2. 2009 June 1 10:57 am

    Where is everybody???

  3. 2009 June 1 11:21 am

    Bravo. Bravo.

    (Of course I’m somewhat biased, just a little.)

  4. 2009 June 1 11:30 am


  5. 2009 June 1 12:08 pm
    phineas gage permalink

    Good article from a smart political analyst.

    Don’t run toward the center. Redefine the center.

    Return to conservatism. Given what is happening, there has never been better opportunity. The GOP would be crazy to do otherwise.

    And yet.

  6. 2009 June 1 12:21 pm
    INC permalink

    Thanks, phineas. That is a good article. I put “article” in bold to indicate the link.

    Did you see that I quoted you the other day?

  7. 2009 June 1 12:21 pm
    janzam permalink


    I took the time during the noon hour to read your thread in it’s entirety. It’s truly well written, and the premise behind what you wrote is outstanding. Role-modeling our ethics has been a tried and true expression of leadership.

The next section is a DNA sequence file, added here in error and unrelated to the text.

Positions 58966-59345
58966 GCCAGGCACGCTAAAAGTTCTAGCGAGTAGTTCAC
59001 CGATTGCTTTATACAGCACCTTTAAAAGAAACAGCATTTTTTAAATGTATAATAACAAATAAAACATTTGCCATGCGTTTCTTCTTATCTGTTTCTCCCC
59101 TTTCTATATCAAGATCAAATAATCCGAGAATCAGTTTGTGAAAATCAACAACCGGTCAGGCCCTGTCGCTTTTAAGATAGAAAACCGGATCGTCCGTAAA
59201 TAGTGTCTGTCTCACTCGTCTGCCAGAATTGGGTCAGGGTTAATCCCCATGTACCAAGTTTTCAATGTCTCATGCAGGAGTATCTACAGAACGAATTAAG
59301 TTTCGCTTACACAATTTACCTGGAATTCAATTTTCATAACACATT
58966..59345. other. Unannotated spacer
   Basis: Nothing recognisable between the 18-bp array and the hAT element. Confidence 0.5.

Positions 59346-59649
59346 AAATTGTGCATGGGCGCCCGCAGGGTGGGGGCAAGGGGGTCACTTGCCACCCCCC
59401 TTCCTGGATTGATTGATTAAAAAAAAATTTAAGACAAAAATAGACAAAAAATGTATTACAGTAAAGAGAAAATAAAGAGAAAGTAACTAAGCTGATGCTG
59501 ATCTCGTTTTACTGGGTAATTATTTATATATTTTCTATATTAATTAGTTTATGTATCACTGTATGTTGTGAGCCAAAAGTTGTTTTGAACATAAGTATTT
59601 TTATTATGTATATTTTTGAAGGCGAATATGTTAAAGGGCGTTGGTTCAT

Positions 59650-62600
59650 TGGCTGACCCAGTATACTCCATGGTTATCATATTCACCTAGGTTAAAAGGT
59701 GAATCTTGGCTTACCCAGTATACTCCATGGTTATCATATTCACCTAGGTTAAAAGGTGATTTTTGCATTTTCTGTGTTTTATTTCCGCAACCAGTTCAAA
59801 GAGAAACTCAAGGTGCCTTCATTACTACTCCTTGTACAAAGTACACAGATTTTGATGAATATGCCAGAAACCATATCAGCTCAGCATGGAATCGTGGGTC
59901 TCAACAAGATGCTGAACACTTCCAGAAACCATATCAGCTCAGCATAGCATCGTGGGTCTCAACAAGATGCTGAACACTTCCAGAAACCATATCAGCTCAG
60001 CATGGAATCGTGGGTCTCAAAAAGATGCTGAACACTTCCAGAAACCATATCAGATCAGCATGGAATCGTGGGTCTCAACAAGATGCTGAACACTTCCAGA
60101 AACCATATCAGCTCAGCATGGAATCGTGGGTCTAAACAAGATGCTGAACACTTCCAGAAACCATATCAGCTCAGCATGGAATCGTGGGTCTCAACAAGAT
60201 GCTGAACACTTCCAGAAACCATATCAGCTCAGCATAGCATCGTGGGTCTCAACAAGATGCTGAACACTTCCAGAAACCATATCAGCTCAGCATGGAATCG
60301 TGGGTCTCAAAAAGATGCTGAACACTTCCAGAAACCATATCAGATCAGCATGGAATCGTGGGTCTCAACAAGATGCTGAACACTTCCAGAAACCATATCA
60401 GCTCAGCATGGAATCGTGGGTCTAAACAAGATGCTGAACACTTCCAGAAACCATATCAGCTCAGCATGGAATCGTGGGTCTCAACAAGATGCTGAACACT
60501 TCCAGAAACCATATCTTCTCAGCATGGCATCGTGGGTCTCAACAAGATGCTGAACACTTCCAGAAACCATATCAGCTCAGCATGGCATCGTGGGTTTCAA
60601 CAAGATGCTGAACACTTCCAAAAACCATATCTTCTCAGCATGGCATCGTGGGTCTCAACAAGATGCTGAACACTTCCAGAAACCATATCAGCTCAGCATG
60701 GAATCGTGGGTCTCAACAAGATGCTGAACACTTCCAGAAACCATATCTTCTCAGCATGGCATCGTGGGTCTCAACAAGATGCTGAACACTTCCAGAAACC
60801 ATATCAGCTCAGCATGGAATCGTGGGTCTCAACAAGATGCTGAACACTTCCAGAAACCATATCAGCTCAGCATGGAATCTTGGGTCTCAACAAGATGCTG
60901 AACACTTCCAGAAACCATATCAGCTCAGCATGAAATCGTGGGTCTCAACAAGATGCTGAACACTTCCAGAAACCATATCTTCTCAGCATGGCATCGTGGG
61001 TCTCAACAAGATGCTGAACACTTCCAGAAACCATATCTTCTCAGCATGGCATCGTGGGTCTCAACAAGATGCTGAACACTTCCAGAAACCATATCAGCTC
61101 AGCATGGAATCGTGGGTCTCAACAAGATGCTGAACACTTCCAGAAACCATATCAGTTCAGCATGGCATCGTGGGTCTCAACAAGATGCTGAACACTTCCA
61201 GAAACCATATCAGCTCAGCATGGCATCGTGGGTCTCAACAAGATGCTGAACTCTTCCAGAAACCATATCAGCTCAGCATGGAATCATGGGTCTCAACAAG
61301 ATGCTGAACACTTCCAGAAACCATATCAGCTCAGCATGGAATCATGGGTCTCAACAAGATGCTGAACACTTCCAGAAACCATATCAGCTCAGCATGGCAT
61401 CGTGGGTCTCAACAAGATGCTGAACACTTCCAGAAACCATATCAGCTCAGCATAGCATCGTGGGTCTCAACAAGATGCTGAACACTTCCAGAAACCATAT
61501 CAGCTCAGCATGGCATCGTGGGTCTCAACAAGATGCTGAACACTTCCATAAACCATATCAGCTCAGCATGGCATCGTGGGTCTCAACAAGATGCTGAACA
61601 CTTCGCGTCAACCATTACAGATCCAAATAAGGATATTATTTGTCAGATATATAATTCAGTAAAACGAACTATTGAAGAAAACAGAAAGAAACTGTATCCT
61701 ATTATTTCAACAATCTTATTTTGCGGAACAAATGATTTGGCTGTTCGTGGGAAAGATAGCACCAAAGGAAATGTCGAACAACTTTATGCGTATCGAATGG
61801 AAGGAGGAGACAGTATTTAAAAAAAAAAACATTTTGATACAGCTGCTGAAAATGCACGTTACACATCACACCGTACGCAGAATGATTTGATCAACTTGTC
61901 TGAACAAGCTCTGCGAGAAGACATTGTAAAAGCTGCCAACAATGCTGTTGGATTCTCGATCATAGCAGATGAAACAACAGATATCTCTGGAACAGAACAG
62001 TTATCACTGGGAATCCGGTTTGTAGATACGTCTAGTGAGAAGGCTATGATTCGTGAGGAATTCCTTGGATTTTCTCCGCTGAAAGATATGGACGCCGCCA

Unfortunately our current leader relies more on arrogant self confidence rather than the humility expressed in the excerpts you submitted by Washinton or Churchill. The press obligingly parrots what our leader says, puts it in their publications without curiosity as to the “facts,” and the masses then process their views, rather robotically, by believing everything they read or hear on the news.

    It’s a vicious cycle we are involved in today. And, for another outstanding leader to emerge and make positive policy revisions, his/her voice and actions have to be loud and permeated with enough clarity to clear the fences of a biased press and their mesmerized followers.

    It’s going to take one very special person to do this in the near future!

  8. 2009 June 1 12:27 pm
    INC permalink

    Thank you, Jan. This one really flowed. I had been impressed by the quote from Seidman and had saved it to use. On Saturday I knew it was time to write!

    Today we may need more than one leader–a number of special people on all fronts.

    Too many of our current “leaders” do not understand the power of principles.

    They only understand the power of position.